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Expectations from your first boss


What can you expect from your first employer

The first job is an extension of your education, because when you complete your education, you know ‘how to write an exam’ or even ‘how to communicate’, but you do not know ‘how to work’.

You learn about professional work ethics in your first job. Your first employer provides the ‘classroom’ for your learning, and your first boss is your ‘guru’. So your approach to your first job should be based on the above philosophy.

Any good employer will provide the following to a fresher.

Role induction: It’s every employee’s right to be inducted/trained for the job role. Some companies provide exhaustive induction. But the majority of companies provide limited induction training. So you have to get the best out of this limited induction.

Performance expectation: You should expect the employer to tell you about how your performance will be measured. The key Result Areas (KRAs) and Key Performance Indices (KPIs) must be explained to you.

Resource allocation: Your employer must provide you with basic resources to do your job. If you need a computer/laptop, the employer must provide this. If your job requires extensive travelling within the city, you can expect the employer to help you get a vehicle loan, and pay the petrol and maintenance cost for official travel. You should be reimbursed travel and board and lodging costs if you travel out of town.

Opportunity to learn and contribute: Your employer should give you opportunities to learn and contribute. Surely it will stretch your time and you must be prepared for it. For example, the company may conduct ‘computer classes’ on ‘advanced Excel programming’. You should be allowed to participate but the classes may be held on a holiday, so you have to forego the holiday and stretch yourself.

Similarly, if you are willing to be part of a special task force-as an understudy and help, then the employer should welcome you to contribute, provided you also perform in your assigned job.

No penalty for mistakes: When you do the job for the first time, you cannot get it right and you will make mistakes. The employer should not penalize you for that. It is important to realize the difference between mistakes and carelessness. No employer will tolerate carelessness. Even mistakes cannot be repeated and you must learn from them.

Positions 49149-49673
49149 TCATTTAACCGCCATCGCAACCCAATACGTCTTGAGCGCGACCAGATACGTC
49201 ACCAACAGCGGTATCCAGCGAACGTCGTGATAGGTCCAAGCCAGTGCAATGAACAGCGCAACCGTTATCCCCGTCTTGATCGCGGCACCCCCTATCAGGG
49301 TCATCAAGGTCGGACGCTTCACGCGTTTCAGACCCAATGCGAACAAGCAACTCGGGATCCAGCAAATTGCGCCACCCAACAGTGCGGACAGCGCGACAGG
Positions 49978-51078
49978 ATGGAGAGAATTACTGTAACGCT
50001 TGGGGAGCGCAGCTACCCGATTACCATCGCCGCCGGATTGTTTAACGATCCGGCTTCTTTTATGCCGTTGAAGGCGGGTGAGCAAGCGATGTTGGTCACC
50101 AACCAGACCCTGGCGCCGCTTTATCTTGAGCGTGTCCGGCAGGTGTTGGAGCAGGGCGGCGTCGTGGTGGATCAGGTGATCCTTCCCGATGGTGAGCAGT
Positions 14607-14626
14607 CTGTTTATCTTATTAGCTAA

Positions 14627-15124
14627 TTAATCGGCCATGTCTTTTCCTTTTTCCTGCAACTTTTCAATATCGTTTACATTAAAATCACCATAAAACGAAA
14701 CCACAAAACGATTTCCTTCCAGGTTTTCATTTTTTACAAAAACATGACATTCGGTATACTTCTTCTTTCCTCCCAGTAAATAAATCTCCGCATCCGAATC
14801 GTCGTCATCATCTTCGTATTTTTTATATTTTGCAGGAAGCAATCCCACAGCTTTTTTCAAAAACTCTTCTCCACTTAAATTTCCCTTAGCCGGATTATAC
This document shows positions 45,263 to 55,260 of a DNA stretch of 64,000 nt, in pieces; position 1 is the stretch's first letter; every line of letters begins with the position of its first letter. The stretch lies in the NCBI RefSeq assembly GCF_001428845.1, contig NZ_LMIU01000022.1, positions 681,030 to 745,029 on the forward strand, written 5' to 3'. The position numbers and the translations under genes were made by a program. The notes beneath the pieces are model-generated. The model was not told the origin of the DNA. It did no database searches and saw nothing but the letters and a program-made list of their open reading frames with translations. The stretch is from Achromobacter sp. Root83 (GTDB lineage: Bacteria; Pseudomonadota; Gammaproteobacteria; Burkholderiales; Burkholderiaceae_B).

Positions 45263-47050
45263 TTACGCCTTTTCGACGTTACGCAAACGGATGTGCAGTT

Challenging and strict targets: Your first job is the foundation of your career, and hence, expect it to be the ‘toughest’. Super career performers always succeed because their first job was demanding and challenging. You are also young and energetic, and hence, you can put in extra-long hours at work. You are also expected to do many things at the same time (multi-tasking). Once you succeed at your first tough job, all subsequent jobs appear to be easy.

A good example is the Indian Army. After training, an officer is put into tough environments and expected to take on big challenges as a lieutenant or captain. Long hours at work are very common. This toughens the officer for his/her career success in the army.

What you cannot expect from your first employer

A nine-to-five job: Such jobs exist only in the Government service. Even there, things are changing. In the private sector, it is a minimum of twelve hours daily, six days a week. Be prepared. Therefore, stay close to your workplace so that travel time is minimal.

High compensation: If you are a learner, shouldn’t you pay? In college, you paid the fees. So whatever the employer pays, receive it as a gift or bonus. You can expect your employer to pay a ‘fair’ salary proportionate to your contribution. As a learner, your contribution is limited and so the salary will be limited- to cover your living expenses. Do not expect the first employer to pay for your lavish lifestyle- pubs, partying, etc. If you get high salaries, be prepared that your employer will expect high services in return. If you do not achieve the given targets, you may lose the job.

So my advice is, expect a basic salary of 10000 to 15000 if you are a graduate (BA/BSc/Bcom); and a basic of 15000 to 20000 if you are an MBA (with some knowledge of management). Beyond this, it is a bonus.

Instant growth: Many MBA’s and graduates feel that they deserve a promotion because ‘others’ in the department are getting promoted. Growth will come later. Focus initially on learning and excelling in the job. In fact, if you get promoted, your responsibility and targets will grow and you may not be ready for the higher role. In my world, ‘slow and steady’ wins the race.

Pampering/mentoring: The employer and your boss have many more things to do than ‘managing’ you. You have to function on your own and take the initiative. Don’t hang around in the corner and wait for people to invite you to participate. Very few organizations ‘mentor’ fresh employees; for example, the Big Five consulting companies have a ‘mentor’ for every fresh employee. But this is very rare and a huge bonus.

Author: T. Muralidharan
Name of publication: Telangana Today
Date published on: 23/04/2018
published in: Hyderabad
Tags: Employability

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